Comparing the non-lethal and lethal effects of predation risk ‬on goldfish anti-predatory behavior

Merav Wacht Katz, Zvika Abramsky, Burt P. Kotler, Michael L. Rosenzweig, Ofir Altstein, Inbar Roth, Constantine Klimovitsky

Research output: Contribution to journalArticlepeer-review

6 Scopus citations


Little egrets (Egretta garzetta) and common goldfish (Carassius auratus) interacted in experimental theaters that challenge them with a behavioral game. We studied the behavioral tactics of both players. The experimental theaters consist of three equally spaced pools, each with a shelter in its center. The fish can take shelter in a safe but foodless habitat, or swim exposed in the open that contains food. The egrets can move among the pools to catch the exposed fish. We investigated the importance of non-lethal effects versus lethal effects on predator–prey interactions. We created a variance in predation pressure by keeping the number of egrets fixed but varying the number of pools of the experimental theater between 1 and 3 pools. In all treatments, even when the egret was present, individual goldfish emerged from protected cover occasionally, exposing at least their heads and sometimes their entire bodies in apparent disregard for the possibly lethal consequences. We assumed that this behavior stems from the fish's constant need to collect information about its surroundings. The fish responded appropriately to the variations in predation pressure by changing their activity level outside the cover, i.e., the fish drastically and significantly reduced their exposure outside the cover, as well as the rate of peeping, as predation pressure increased. The results demonstrate the importance role of non-lethal effects, and how they drive the behavior of prey in response to predation risk, which in turn, drives the action of the predator in an asymmetric two-player game of stealth and fear.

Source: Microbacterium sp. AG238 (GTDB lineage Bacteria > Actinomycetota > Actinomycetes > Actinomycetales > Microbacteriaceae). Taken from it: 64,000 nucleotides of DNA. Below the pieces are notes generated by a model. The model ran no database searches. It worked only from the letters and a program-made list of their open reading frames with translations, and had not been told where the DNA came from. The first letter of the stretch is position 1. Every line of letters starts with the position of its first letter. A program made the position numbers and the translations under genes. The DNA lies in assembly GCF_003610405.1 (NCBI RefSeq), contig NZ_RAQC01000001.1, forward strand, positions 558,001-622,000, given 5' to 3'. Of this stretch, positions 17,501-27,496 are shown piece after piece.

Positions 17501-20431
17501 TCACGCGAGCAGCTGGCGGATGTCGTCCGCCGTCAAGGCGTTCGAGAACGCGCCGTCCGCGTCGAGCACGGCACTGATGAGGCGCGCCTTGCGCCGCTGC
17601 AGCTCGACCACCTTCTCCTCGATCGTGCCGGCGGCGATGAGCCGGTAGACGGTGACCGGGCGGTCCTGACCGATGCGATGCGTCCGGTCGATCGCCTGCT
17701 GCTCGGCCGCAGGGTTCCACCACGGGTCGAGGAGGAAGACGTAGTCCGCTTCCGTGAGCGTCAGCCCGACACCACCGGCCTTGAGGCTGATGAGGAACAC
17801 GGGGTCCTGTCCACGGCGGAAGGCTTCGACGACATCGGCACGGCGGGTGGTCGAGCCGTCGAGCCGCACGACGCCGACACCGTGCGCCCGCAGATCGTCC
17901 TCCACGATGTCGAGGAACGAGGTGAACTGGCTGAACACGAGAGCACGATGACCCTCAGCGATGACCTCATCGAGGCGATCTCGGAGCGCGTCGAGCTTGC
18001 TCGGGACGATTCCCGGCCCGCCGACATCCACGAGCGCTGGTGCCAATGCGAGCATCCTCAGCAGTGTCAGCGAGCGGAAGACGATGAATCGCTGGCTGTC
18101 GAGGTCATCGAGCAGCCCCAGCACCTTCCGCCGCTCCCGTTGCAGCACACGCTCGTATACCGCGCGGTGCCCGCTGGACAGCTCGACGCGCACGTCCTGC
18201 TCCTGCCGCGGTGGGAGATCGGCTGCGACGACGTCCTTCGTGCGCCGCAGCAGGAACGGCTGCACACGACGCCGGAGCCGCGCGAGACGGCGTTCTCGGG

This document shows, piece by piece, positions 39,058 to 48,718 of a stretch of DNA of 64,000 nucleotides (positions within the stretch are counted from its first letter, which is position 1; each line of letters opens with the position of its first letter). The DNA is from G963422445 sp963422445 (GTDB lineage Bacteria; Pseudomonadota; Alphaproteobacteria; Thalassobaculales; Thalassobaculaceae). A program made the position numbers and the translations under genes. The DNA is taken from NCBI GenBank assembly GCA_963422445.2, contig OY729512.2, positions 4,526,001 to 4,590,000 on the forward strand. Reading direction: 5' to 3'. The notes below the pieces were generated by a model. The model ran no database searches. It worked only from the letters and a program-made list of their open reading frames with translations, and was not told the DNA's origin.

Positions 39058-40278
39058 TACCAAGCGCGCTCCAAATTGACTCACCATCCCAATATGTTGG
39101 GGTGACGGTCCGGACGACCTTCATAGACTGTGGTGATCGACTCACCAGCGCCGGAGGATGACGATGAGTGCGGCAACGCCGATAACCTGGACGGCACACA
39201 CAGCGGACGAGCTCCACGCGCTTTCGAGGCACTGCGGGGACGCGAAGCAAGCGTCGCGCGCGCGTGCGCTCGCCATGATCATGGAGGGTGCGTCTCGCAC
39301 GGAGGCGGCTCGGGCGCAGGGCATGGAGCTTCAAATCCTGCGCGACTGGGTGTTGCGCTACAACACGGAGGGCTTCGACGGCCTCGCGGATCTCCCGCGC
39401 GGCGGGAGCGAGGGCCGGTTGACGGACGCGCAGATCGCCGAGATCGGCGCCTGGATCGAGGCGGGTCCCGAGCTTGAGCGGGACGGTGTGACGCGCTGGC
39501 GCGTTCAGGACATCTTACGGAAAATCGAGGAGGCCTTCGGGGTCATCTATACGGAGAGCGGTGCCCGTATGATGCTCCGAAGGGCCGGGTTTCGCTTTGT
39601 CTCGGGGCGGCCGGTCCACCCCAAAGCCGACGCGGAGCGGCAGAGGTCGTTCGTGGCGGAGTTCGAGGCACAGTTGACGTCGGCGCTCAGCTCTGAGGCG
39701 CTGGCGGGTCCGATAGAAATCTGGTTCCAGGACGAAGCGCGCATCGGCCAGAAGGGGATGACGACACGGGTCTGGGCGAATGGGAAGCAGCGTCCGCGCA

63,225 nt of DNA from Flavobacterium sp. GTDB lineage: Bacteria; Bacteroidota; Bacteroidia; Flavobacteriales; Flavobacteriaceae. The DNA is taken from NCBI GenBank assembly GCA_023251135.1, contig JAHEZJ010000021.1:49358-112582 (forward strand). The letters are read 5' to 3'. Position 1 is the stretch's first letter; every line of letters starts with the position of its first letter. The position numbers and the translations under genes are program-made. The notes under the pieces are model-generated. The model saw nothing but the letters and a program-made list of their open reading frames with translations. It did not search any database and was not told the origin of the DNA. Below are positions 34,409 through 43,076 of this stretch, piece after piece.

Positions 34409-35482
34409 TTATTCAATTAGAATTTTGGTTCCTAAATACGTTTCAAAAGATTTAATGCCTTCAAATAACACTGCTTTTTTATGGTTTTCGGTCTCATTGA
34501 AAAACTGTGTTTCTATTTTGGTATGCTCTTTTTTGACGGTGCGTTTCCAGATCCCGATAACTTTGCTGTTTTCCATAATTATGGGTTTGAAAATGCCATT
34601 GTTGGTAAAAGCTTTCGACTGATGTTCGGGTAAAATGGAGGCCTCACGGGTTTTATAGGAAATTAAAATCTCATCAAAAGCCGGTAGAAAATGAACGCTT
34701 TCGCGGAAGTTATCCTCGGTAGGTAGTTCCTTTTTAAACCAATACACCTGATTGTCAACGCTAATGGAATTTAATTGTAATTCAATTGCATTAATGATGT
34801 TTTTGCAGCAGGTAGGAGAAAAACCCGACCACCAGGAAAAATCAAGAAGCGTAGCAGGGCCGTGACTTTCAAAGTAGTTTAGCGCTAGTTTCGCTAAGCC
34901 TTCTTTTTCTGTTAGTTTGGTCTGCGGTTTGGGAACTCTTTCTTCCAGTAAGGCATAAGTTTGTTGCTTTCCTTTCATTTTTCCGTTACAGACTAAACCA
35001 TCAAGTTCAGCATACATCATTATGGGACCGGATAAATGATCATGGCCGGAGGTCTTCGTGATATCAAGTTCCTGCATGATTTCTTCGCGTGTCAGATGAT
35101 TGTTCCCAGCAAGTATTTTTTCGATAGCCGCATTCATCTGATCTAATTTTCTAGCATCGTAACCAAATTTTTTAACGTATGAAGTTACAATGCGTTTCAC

Original languageEnglish
Pages (from-to)121-127
Number of pages7
JournalIsrael Journal of Ecology and Evolution
Issue number3-4
StatePublished - 1 Oct 2016


  • anti-predatory behavior
  • food patches
  • foraging games
  • lethal and non-lethal effects
  • optimal foraging
  • predation risk
  • predator–prey interaction

ASJC Scopus subject areas

  • Ecology, Evolution, Behavior and Systematics
  • Animal Science and Zoology


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